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Theatre in Review: Ingenious Nature (Soho Playhouse)

Baba Brinkman and Jamie Simmonds. Photo: Carol Rosegg

Baba Brinkman isn't your average confessional monologist. For one thing, his medium of choice is rap, despite his provenance as a white native of Vancouver, Canada. (His mother's assertion that he is "the greatest rapper alive" notwithstanding, he is notably lacking in ghetto style; for example, he has a pronounced Canadian diphthong -- saying "aboot" when he means "about.") For another, he is the theatre's answer to Bill Nye, the Science Guy, steeped as he is in the finer details of evolution and genetics. (He has already presented a show titled The Rap Guide to Evolution.) And, even if you think you've seen everything, I'm betting you have yet to witness a performer, on stage while the audience filters in, communicating with potential hookups on the dating website OKCupid. (The results are projected on a screen for all to see; at the performance I attended, he wrote one young lady, "You wouldn't believe where I'm messaging you from.")

Ingenious Nature is about a lot of things, including gangsta style, the SRY gene, and the mating habits of various species. (Did you know that the prairie vole is monogamous but the meadow vole is a veritable Hugh Hefner?) There's even a passage about the importance of ovulation in helping males and females to get together; an audience poll is taken to see how many women present are in the middle of their periods. But really -- as Brinkman notes, one of the attractions of performing is that it is "a semi-reliable way to get laid" -- Ingenious Nature is about the dating travails of its star, especially as practiced on the Internet. Hint: No matter how interested you are in the natural world, it's probably not a good idea to advertise yourself as looking for "a praying mantis open to some mandible animal foreplay." In a later gambit, he tries to establish his sensitive-guy bona fides, claiming that he is macrobiotic, his favorite band is Feist, and "Burning Man changed my life."

This not-entirely-honest self-description leads to dates with a perky Christian gal -- they fall out over evolution -- and Spiritualist Sheryl, a devotee of Deepak Chopra. Things don't go much better with her, especially when he counters her explanation of the seven chakras with a lecture on Abraham Maslow's hierarchy of human needs. Then there's the radical feminist who once slept with her brother -- an alliance that ends messily when history repeats itself. Eventually, Brinkman finds his true love, more or less, with a scientist, causing him to worry that his life of constant touring will undermine his promises of fidelity. This leads to another audience poll, via text message, on the question of staying together or breaking up. (Of course, with this sort of entertainment you never know, but I certainly hope this part of the show is fiction; if not, I think I can safely say that Brinkman soon won't be needing advice about this particular relationship.)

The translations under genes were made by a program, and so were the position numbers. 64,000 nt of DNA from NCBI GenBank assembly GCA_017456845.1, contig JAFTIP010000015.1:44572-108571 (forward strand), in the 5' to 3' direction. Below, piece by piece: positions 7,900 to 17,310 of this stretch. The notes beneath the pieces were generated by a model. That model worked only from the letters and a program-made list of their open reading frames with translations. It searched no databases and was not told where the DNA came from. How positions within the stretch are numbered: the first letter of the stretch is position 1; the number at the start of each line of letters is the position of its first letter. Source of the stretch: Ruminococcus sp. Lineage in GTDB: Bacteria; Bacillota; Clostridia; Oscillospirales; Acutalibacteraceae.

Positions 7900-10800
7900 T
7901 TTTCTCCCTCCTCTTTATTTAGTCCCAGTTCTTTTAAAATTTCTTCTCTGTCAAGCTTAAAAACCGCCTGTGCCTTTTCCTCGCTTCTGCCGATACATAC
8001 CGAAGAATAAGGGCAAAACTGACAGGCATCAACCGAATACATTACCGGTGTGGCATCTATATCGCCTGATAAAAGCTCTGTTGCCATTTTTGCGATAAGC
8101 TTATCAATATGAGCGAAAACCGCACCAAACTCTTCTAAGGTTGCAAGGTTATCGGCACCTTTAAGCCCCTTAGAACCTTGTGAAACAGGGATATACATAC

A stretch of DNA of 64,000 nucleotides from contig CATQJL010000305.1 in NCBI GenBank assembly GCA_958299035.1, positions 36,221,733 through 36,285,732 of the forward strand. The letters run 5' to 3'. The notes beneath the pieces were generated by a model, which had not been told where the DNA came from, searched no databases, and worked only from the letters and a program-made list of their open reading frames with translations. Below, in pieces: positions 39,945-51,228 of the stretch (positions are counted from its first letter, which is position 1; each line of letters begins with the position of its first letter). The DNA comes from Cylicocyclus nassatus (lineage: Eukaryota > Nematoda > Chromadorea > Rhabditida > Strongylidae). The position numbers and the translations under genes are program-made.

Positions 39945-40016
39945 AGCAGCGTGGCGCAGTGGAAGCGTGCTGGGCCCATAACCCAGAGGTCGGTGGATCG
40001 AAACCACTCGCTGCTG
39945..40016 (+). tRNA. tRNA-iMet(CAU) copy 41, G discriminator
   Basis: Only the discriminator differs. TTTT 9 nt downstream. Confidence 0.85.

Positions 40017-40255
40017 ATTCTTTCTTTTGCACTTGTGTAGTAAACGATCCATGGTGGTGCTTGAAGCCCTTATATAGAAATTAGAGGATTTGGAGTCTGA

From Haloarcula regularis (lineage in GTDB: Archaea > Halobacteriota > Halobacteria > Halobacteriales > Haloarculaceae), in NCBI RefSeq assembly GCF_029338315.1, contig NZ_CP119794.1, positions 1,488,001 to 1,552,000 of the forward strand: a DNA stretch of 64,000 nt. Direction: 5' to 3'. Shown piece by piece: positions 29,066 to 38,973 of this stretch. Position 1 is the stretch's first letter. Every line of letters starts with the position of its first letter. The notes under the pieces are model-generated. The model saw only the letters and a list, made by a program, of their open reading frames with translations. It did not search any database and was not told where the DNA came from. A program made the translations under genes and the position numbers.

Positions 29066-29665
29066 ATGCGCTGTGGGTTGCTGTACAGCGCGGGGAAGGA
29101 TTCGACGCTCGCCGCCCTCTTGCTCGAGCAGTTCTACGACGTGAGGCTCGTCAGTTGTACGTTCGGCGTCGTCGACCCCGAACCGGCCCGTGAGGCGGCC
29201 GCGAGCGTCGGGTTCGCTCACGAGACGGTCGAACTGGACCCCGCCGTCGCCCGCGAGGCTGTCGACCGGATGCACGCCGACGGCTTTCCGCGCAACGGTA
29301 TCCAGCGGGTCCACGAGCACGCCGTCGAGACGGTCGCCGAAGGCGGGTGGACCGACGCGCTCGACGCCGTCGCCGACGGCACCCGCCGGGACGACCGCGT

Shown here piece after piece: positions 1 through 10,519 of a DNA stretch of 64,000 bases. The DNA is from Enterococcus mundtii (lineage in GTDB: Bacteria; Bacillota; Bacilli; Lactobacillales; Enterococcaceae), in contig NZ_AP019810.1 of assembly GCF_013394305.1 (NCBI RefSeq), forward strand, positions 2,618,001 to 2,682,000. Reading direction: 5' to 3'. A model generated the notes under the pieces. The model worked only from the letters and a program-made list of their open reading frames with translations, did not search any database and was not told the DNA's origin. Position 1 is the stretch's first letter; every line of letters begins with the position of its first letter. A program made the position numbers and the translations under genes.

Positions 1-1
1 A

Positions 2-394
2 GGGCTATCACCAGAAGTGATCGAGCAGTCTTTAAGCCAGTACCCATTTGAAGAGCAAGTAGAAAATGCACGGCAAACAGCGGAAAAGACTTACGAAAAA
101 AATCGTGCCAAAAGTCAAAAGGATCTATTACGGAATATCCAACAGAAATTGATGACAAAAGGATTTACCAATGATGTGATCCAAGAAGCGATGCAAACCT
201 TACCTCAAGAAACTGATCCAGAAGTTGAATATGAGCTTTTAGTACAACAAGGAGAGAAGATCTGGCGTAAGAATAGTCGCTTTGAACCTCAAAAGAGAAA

Think of Ingenious Nature as a very special episode of The Bachelor -- a downtown edition, for PhD candidates; an obviously brainy affair, it is less amusing that it presumes to be. This is partly because rap, by its very nature, consists of torrents of words that don't allow for much emotional variety. Also, the constant procession of false rhyme is like Brillo on the ear. The entertainment is also marked by a certain evasiveness; Brinkman brings up certain troubling details -- such the dismaying news that he carries a gene that drastically increases his chances of developing late-onset Alzheimer's -- then drops them, apparently feeling that they are too disruptive for this kind of light entertainment.

Offsetting these problems is Brinkman himself, whose sunny, friendly manner proves remarkably disarming; he is certainly the most likable fellow who ever tried to pick up girls from an Off Broadway stage. He also partners well with the DJ, Jamie Simmonds -- his best friend, roommate, and partner in romantic crime -- who dazzles with some especially adept feats of turntablism. The sound mix, by the designer, Dialekt, is too loud whenever Brinkman is talking, which is most of the time, but is just right whenever Simmonds is sampling and scratching. Erik Pearson's large-scale projections -- which include images of germs, Maslow's hierarchy, and various Internet postings -- threaten to steal focus at times, as does Jason Boyd's colorful lighting, which, using two sets of moving-head LED units, blends ballyhoos and blinder effects in a sometimes eye-searing way.

If Brinkman comes off as a guy in search of the right format for his talents, it is also true that Ingenious Nature, one of the more interactive shows to be found Off Broadway, is likely to be enjoyed by groups of young, date-minded guys with a couple of drinks under their belts. (At the performance I attended, the audience, many of them waving beer bottles, were in need of serious wrangling; they hooted at the mildest remark and chattered incessantly throughout.) In some ways, Brinkman is more of a host than a star; in addition to chatting with the audience and conducting polls, after the show he and Simmonds handed out CDs in the lobby -- for free, with a modest suggested donation -- before inviting everyone to join him in the Soho Playhouse's basement bar. I departed, so if he made any love connections, I cannot say.--David Barbour

(5 December 2012)

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